Lake Ontario & St. Lawrence River 
  Albury Swamp Prince Edward County, ON Coastal lagoon 435 
  Bainsfield Bay Marsh Glengarry County, ON Riverine 472 
  Barnett Marsh Jefferson County, NY Coastal lagoon 71 
  Beaver Creek Wetland Wayne County, NY Coastal lagoon/estuarine 164 
  Big Island Marsh Prince Edward County, ON Coastal lagoon 772 
  Big Sand Bay Prince Edward County, ON Coastal lagoon 195 
  Black Creek Wetland Cayuga County, NY Coastal lagoon/estuarine 206 
  Black Pond Wetland Jefferson County, NY Coastal lagoon 178 
  Black River Bay Jefferson County, NY Coastal lagoon 315 
  Blind Bay Jefferson County, NY Coastal lagoon 38 
  Blind Bay St. Lawrence County, NY Coastal lagoon 34 
  Braddock Bay Wetland Monroe County, NY Coastal lagoon/estuarine 240 
  Buck Pond Wetland Monroe County, NY Diked 144 
  Butterfly Swamp Oswego County, NY Estuarine/coastal lagoon 164 
  Chalk Lake & Lynde Creek Durham Regional Muni., ON Kettle/estuarine 110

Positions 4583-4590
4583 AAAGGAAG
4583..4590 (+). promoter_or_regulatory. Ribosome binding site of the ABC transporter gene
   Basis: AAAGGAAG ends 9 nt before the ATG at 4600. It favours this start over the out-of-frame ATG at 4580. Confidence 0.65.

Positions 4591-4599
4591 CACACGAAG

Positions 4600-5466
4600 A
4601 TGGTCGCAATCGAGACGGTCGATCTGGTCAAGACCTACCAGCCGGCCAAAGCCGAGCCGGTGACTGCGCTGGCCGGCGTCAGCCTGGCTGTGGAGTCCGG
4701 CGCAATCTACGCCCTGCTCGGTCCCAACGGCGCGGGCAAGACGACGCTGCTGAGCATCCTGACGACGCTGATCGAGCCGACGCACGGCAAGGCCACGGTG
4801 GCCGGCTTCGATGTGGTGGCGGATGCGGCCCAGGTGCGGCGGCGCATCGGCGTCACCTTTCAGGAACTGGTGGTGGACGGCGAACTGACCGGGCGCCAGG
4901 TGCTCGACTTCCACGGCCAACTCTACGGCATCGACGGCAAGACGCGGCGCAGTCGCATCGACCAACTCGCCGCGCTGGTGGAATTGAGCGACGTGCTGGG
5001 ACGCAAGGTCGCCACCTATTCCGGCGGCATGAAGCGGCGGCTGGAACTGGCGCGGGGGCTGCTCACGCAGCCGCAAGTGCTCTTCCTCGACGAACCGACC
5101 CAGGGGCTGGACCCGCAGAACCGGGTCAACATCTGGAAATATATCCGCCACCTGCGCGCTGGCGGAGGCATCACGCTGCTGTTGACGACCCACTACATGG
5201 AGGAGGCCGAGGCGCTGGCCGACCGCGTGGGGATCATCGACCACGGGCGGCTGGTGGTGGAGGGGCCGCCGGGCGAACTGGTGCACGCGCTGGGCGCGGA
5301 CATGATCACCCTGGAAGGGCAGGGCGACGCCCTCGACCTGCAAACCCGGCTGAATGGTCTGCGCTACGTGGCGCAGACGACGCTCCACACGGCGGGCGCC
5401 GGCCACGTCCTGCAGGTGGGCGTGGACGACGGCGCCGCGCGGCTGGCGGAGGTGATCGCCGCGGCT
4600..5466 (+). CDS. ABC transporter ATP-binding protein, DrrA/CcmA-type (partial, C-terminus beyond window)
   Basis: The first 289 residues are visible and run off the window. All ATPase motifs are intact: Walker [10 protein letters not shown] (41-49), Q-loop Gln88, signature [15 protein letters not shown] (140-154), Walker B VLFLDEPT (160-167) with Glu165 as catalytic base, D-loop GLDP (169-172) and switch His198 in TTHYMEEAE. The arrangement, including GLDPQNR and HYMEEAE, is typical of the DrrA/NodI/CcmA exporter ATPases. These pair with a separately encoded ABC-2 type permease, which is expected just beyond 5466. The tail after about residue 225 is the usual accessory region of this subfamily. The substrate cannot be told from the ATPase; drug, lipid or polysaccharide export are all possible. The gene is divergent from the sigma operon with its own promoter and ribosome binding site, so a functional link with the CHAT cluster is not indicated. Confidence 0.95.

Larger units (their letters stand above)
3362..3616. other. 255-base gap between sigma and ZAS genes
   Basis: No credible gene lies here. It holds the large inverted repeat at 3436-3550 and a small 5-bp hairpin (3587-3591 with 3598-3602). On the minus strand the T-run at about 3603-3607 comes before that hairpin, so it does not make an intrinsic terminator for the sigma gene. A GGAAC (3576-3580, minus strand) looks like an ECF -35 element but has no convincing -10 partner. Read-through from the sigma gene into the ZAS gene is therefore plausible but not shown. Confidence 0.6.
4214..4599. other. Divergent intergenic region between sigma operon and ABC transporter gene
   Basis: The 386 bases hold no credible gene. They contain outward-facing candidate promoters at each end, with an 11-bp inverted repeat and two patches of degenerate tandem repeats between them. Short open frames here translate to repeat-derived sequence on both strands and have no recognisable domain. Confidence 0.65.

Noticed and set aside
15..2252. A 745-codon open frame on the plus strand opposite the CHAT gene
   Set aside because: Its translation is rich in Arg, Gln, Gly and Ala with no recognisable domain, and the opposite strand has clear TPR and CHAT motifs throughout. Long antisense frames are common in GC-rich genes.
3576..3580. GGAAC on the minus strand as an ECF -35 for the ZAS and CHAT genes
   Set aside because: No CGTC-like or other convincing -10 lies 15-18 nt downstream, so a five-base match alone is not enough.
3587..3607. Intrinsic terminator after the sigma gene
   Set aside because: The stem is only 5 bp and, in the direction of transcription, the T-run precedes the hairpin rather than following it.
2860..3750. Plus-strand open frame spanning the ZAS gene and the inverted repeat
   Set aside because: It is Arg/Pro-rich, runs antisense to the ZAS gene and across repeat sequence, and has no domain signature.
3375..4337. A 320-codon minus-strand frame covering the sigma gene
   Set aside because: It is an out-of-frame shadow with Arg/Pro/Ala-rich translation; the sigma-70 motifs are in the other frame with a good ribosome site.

Charlottenburgh Marsh Glengarry County, ON Riverine 851 
  Chaumont Bay Wetland Jefferson County, NY Coastal lagoon 78 
  Chippewa Creek Marsh St. Lawrence County, NY Estuarine 275 
  Cobourg Marsh Northumberland County, ON Coastal lagoon 78 
  Cootes Paradise Hamilton Regional Muni., ON Coastal lagoon 122 
  Cranberry Marsh Durham Regional Muni., ON Delta 33 
  Cressy Swamp Prince Edward County, ON Coastal lagoon 104 
  Crooked Creek Wetland St. Lawrence County, NY Estuarine 344 
  Deer Creek Wetland Oswego County, NY Estuarine/coastal lagoon 546 
  Delaney Bay Jefferson County, NY Coastal lagoon 85 
  Densmore Wetland Jefferson County, NY Coastal lagoon 40